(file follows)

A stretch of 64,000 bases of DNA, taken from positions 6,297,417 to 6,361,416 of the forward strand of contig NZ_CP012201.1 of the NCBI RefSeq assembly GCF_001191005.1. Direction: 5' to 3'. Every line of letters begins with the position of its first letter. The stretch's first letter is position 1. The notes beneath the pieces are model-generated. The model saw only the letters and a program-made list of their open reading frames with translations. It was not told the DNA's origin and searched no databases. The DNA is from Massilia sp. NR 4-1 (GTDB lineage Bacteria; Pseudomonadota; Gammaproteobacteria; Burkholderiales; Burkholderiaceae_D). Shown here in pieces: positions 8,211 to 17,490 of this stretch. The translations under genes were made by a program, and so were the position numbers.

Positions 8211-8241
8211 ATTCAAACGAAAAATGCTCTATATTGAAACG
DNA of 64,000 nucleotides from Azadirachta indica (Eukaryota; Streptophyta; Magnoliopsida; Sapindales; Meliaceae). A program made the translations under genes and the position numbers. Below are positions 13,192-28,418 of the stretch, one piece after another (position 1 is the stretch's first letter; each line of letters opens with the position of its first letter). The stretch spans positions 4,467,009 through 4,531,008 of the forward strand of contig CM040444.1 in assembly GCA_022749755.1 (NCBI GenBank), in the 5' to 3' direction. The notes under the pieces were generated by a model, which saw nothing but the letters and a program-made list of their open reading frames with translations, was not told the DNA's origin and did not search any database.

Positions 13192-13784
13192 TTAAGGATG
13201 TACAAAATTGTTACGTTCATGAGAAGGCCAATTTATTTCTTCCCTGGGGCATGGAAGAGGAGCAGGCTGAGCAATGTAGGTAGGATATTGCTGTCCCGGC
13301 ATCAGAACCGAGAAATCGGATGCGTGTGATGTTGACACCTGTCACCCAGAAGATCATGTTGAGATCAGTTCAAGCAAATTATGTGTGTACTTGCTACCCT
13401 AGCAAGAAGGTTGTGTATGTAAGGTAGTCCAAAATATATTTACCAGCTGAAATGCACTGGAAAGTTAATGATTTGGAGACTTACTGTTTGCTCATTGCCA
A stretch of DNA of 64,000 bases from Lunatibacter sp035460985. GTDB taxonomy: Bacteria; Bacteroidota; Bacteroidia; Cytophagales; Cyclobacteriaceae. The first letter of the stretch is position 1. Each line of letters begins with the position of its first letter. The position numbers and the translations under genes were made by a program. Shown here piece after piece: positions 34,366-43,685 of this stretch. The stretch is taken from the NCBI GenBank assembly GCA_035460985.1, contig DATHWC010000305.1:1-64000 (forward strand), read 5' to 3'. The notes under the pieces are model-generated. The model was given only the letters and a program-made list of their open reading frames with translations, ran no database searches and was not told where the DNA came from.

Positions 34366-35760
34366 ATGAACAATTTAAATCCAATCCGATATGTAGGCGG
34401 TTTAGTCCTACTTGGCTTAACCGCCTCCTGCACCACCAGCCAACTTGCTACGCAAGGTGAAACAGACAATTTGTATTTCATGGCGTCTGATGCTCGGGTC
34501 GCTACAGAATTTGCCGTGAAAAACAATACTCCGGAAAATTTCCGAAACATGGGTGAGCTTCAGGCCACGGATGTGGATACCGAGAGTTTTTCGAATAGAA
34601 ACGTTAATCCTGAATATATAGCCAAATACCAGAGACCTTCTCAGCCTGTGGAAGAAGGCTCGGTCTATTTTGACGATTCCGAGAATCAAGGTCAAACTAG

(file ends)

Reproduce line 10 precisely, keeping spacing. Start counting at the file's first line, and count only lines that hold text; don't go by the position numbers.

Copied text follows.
A stretch of DNA of 64,000 bases from Lunatibacter sp035460985. GTDB taxonomy: Bacteria; Bacteroidota; Bacteroidia; Cytophagales; Cyclobacteriaceae. The first letter of the stretch is position 1. Each line of letters begins with the position of its first letter. The position numbers and the translations under genes were made by a program. Shown here piece after piece: positions 34,366-43,685 of this stretch. The stretch is taken from the NCBI GenBank assembly GCA_035460985.1, contig DATHWC010000305.1:1-64000 (forward strand), read 5' to 3'. The notes under the pieces are model-generated. The model was given only the letters and a program-made list of their open reading frames with translations, ran no database searches and was not told where the DNA came from.